Additive manufacturing with bio-based, 100% recyclable feedstocks reinforced with wood can reduce construction time by six months and cut costs by 25-50%
Washington, D.C. – U.S. Senators Susan Collins and Angus King announced that the University of Maine (UMaine) has been awarded $2,835,116 to use its polymer 3D printer, the largest in the world, for the precision manufacturing of blades for large wind turbines. This funding was awarded through the U.S. Department of Energy’s (DOE) Office of Energy Efficiency and Renewable Energy (EERE).
“The University of Maine remains a leader in additive manufacturing and wind energy technology, and this funding will harness researchers’ expertise in both areas,” said Senators Collins and King in a joint statement. “We are pleased that the Department of Energy continues to invest in UMaine’s cutting-edge research that helps to support our forest products industry, create good-paying jobs, and strengthen our clean energy economy.”
“Innovation in large offshore wind blade technology can currently be a costly and time-intensive process. Molds and tooling for large blades can cost upwards of $10 million and the 16-20 months it takes to get to market slows down innovation. By combining innovative additive manufacturing processes with bio-based, 100% recyclable feedstocks reinforced with wood, new blade development cycles can be accelerated by at least 6 months and costs reduced by 25-50%,” said Dr. Habib Dagher, executive director, UMaine Advanced Structures and Composites Center. “I thank Senators Collins and King for their steadfast support of our cutting-edge green energy and materials research programs at the Advanced Structures and Composites Center.”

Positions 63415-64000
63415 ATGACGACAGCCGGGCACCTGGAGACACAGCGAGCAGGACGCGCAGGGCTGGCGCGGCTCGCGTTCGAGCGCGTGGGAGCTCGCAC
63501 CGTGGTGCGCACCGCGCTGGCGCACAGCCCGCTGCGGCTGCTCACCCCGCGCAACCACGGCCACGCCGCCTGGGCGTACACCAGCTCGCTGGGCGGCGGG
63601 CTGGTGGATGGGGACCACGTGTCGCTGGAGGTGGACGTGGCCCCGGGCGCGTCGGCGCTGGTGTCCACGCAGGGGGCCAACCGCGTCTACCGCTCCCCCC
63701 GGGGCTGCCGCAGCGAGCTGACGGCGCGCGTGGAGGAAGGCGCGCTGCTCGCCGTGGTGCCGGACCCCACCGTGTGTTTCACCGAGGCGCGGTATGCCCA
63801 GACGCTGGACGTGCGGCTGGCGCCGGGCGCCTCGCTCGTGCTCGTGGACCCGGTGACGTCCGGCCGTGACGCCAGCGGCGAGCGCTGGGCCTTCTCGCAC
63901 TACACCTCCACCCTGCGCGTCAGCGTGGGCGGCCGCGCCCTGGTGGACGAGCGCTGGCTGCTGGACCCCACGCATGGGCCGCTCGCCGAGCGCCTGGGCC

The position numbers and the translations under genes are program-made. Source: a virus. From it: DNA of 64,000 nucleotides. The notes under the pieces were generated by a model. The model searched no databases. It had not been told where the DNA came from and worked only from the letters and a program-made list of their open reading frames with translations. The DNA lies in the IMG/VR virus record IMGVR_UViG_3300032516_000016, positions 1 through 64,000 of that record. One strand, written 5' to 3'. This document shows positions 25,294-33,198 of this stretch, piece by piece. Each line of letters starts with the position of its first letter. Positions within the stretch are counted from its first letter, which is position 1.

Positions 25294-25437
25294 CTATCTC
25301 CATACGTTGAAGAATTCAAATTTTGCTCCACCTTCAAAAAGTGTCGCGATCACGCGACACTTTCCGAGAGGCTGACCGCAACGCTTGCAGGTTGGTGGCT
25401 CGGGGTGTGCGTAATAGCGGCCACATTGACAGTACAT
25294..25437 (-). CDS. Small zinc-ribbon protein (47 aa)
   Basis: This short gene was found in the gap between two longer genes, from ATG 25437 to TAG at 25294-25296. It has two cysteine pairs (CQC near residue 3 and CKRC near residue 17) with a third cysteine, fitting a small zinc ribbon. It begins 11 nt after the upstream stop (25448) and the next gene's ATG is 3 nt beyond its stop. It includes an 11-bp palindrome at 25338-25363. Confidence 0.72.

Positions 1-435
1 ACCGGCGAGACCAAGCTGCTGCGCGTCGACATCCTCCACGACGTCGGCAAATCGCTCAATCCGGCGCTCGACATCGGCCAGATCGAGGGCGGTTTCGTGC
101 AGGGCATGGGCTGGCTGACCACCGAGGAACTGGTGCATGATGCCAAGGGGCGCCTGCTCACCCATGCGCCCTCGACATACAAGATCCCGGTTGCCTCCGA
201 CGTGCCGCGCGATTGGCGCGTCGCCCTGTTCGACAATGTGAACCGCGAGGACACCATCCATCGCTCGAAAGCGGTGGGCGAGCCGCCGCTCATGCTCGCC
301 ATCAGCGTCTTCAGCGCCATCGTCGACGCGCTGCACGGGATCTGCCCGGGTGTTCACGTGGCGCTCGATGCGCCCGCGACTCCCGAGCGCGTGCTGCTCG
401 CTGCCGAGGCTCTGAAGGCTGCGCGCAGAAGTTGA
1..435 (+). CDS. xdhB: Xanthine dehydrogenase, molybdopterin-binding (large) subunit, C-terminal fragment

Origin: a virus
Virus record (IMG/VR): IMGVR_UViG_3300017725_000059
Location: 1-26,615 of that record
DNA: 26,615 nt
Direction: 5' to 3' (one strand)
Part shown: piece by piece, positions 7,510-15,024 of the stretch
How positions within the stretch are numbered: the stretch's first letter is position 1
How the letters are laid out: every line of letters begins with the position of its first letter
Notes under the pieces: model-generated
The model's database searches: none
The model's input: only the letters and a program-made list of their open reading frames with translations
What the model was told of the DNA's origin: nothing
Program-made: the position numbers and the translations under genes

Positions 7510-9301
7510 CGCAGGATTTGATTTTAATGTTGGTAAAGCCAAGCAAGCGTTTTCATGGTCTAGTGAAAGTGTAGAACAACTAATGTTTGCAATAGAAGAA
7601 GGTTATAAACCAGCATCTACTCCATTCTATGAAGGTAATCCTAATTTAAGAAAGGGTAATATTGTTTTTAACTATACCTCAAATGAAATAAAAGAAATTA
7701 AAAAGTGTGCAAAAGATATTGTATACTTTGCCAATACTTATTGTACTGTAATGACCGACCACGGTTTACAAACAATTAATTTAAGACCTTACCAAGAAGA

Senators Collins and King have worked to advance cutting-edge wind energy and large-scale, biobased additive manufacturing research performed at UMaine. In October 2019, they participated in UMaine’s ceremony unveiling the world’s largest polymer 3D printer and largest 3D printed object, as part of a research collaboration with Oak Ridge National Laboratory and the Department of Energy. As a member of the Energy and Water Appropriations Subcommittee, Senator Collins helped secure $20 million to support the partnership that created UMaine’s 3D manufacturing program. Yesterday, Senator King highlighted this research during a Senate Energy & Natural Resources Committee hearing featuring Energy Secretary nominee, former Governor Jennifer Granholm, and invited the nominee to visit the UMaine to see the project firsthand.